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Ex-UN official from India sentenced

Sanjay Bahel is charged with helping an Indian businessman win contracts worth $50 mn from the United Nations.

india Updated: Feb 02, 2007 18:25 IST

A US court has ordered that Sanjaya Bahel, a former UN official from India charged with bribery and procurement fraud, should be held without bail pending his trial early next month to ensure that he does not flee the country.

Bahel, who was freed on a $900,000 bail since his arrest in November, was sent to jail after US District Judge Denise L Cote determined the amount was insufficient to ensure his presence at his trial.

Bahel was chief of commodity procurement department at the United Nations from 1998 to 2003.

He has been charged with helping Indian businessman Nishan Kohli to win contracts worth more than 50 million dollars from the United Nations for his companies in return for cash payments and lucrative real estate deals.

Kohli, who is also facing the charges and is out on a one million dollar bail, has alleged that he provided cash and a rented luxury apartment near the United Nations headquarters in Manhattan at highly discounted rate to Bahel and then sold it at a price, which prosecutor say, was far below the market price.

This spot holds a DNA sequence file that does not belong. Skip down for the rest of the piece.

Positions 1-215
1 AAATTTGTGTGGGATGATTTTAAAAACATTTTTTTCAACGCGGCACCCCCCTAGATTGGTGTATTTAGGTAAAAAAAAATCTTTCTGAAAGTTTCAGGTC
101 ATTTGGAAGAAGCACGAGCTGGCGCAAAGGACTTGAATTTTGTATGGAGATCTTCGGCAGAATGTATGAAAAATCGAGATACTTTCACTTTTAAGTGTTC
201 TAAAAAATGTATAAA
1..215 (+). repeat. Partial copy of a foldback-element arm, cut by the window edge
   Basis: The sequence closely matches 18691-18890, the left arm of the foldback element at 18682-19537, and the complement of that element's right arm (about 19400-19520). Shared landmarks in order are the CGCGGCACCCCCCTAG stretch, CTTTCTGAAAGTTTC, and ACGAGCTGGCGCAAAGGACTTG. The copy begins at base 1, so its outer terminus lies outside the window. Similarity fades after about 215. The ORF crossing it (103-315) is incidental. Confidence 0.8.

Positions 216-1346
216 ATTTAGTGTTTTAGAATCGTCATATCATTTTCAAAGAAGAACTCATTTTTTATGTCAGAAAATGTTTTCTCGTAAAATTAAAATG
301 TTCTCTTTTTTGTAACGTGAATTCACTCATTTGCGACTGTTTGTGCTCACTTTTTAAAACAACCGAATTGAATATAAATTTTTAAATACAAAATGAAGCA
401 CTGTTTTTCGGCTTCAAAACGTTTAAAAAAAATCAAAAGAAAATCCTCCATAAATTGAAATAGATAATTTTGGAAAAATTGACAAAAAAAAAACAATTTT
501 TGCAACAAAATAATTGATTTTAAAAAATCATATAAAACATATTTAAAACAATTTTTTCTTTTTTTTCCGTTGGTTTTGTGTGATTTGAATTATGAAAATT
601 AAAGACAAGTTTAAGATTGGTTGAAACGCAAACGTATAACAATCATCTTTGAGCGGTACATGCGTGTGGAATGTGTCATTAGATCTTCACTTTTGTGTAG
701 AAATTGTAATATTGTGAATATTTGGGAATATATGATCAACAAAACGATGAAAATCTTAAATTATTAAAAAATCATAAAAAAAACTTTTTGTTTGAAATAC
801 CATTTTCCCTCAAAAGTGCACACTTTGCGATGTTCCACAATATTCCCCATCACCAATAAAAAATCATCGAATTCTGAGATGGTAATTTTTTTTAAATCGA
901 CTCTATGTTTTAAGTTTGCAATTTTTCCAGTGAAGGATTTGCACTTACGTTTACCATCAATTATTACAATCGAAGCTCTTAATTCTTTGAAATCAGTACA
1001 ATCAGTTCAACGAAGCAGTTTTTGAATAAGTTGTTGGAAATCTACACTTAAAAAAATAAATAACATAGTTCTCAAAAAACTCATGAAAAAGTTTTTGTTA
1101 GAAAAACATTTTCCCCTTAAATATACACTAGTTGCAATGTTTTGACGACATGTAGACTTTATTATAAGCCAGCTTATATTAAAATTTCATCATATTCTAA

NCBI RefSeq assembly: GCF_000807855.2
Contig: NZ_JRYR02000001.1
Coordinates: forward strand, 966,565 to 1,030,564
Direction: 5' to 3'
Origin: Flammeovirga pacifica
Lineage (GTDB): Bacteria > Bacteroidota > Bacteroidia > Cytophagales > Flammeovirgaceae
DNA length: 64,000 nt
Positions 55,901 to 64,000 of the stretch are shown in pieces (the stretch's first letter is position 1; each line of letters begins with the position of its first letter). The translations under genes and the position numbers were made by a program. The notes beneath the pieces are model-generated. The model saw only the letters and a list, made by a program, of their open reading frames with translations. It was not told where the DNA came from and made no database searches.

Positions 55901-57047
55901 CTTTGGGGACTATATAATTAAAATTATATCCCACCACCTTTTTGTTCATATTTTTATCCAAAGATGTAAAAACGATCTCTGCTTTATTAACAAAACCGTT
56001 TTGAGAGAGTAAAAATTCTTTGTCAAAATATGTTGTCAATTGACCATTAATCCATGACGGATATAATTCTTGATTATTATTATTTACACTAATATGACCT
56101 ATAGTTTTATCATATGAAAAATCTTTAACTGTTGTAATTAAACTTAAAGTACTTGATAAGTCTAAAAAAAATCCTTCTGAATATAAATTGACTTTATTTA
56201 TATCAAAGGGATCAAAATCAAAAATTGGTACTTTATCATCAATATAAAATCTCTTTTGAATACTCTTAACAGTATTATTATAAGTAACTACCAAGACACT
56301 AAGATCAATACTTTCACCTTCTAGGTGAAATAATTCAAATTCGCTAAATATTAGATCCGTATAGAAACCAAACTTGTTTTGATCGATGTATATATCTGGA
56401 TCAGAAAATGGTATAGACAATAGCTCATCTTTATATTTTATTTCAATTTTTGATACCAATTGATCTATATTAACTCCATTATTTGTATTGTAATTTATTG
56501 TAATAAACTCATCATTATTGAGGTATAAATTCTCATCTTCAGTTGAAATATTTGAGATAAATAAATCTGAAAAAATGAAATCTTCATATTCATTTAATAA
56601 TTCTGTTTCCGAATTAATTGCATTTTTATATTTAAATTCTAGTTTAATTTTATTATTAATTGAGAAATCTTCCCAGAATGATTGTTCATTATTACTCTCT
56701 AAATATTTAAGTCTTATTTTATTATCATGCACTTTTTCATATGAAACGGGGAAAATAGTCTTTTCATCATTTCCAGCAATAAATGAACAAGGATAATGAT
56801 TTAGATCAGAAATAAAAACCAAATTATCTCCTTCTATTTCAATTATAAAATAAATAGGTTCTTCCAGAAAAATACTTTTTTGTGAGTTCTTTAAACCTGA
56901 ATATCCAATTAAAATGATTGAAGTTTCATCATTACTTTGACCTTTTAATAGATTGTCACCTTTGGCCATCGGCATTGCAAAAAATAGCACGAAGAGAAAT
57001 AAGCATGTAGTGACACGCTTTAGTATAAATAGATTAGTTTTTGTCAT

He is now said to be cooperating with prosecutors which could the strengthen case against Bahel who has pleaded not guilty.

The revocation of Bahel's bail came following request by prosecutors who questioned his immigration status as the United Nations had dismissed him.

As he was no longer employed by the United Nations and Kohli had pleading guilty to selling him apartments at discounted price, she said that the bail could not be backed by them.

Prosecutors allege that Kohli bribed Bahel to secure contracts for the companies he represented, including Telecommunications Consultants India Ltd., an enterprise owned by the Indian government, and Thunderbird Industries, where Kohli was the managing partner.

A new package for bail offered by Bahel's lawyer Richard B Herman was not acceptable to the judge. He also argued that there was no reason for Bahel to flee as he wanted to fight the charges to save his reputation but that did not convince the court.